A 34-year-old tradition has ended in Memphis, Tennessee, due to concerns about being “insensitive.”
The board of directors of the Orpheum Theater Group decided to end its once-frequent summer showings of the 1939 film “Gone with the Wind” this month, mostly due to social media outrage.
“As an organization whose stated mission is to ‘entertain, educate and enlighten the communities it serves,’ the Orpheum cannot show a film that is insensitive to a large segment of its local population,” said the board members in a statement.
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These individuals also said, “While title selections for the [summer] series are typically made in the spring of each year, the Orpheum has made this determination early in response to specific inquiries from patrons.”
The final screening of the film by the theater, which holds over 2,000 seats, was this month. The flick had previously been screened at the movie house frequently since the ’80s. The venue, in the past, had even invited actors who had played parts in the movie to the nonprofit theater to discuss their work.
While the theater is obviously free to do as it pleases, the act of suppressing a creative work because it is “insensitive” is the same sort of anti-art thinking that has led to the banning of such books as “Catcher in the Rye” and “The Adventures of Huckleberry Finn” in schools.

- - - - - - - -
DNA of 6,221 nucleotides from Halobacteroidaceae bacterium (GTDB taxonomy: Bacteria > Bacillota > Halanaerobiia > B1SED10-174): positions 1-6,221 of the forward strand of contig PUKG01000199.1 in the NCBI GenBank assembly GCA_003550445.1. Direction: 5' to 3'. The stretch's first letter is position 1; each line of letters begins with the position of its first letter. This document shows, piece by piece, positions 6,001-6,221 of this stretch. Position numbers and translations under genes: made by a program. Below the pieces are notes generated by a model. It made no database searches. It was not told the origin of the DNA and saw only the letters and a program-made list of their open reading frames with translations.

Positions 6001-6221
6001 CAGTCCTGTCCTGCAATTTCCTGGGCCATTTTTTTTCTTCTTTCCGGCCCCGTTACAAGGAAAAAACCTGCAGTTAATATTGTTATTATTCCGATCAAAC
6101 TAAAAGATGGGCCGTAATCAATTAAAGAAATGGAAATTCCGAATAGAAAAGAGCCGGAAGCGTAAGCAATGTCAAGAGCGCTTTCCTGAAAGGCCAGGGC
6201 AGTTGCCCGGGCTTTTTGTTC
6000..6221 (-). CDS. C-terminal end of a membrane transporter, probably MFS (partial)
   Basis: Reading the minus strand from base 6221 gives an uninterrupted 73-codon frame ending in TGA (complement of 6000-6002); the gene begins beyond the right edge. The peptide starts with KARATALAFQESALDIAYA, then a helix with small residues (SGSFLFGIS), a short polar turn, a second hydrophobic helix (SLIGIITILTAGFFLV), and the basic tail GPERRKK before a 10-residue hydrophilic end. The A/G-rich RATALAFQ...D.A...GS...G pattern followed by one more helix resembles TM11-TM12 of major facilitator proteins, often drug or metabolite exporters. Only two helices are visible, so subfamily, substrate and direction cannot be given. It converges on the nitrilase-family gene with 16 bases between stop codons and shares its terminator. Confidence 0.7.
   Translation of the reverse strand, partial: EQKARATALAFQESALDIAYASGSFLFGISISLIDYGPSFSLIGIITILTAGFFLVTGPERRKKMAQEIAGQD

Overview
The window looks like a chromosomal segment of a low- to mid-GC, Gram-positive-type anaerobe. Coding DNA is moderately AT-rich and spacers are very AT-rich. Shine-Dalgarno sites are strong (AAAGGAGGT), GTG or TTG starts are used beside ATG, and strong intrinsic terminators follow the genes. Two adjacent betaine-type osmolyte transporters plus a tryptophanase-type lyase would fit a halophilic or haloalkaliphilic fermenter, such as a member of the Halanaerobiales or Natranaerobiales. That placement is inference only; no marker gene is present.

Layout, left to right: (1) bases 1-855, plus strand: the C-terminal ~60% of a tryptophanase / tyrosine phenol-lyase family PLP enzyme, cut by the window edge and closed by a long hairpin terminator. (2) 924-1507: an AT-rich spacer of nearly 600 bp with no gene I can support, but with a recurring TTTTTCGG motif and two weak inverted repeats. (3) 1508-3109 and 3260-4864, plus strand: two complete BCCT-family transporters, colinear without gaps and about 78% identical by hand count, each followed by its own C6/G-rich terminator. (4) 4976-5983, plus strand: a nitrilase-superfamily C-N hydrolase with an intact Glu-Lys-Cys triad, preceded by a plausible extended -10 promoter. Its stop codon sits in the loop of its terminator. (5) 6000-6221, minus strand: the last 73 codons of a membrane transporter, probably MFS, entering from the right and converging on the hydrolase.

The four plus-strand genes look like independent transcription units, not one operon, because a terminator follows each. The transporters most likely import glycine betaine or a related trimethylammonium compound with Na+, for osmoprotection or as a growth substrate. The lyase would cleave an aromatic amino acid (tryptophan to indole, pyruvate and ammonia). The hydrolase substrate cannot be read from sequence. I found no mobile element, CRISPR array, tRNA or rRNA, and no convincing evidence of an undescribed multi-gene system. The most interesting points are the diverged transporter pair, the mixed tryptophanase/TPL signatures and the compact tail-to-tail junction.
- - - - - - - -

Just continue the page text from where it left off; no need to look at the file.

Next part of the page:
In an interview with USA Today, Orpheum Theater Group president Brett Batterson said the decision to discontinue showing “Gone with the Wind” was made before the recent events in Charlottesville and the current heated debates over Confederate statues on public land.
“This is something that’s been questioned every year, but the social media storm this year really brought it home,” he said.
“This is something that’s been questioned every year, but the social media storm this year really brought it home.”
“Gone with the Wind” is a nearly four-hour epic about a fiery romance during the American Civil War and Reconstruction Era that stars Clark Gable and Vivien Leigh (pictured above on the left). It won eight Academy Awards, including best picture.
The idea that art is supposed to be “sensitive” and that we should simply scrub away past works is beyond worrisome — especially when the president of a theater group seems to be basing his decision about whether to show a film or not primarily on social media comments. The internet, of course, is a place where faux outrage is unfortunately often fostered and even encouraged.
To the overly sensitive types who are currently playing into cultural hysteria, suppressing a piece of art like “Gone with the Wind” likely feels like a step forward. It is not. Suppressing art is never a step forward. It’s a major step backward — in a country that is supposed to encourage freedom of speech and expression, especially in its arts.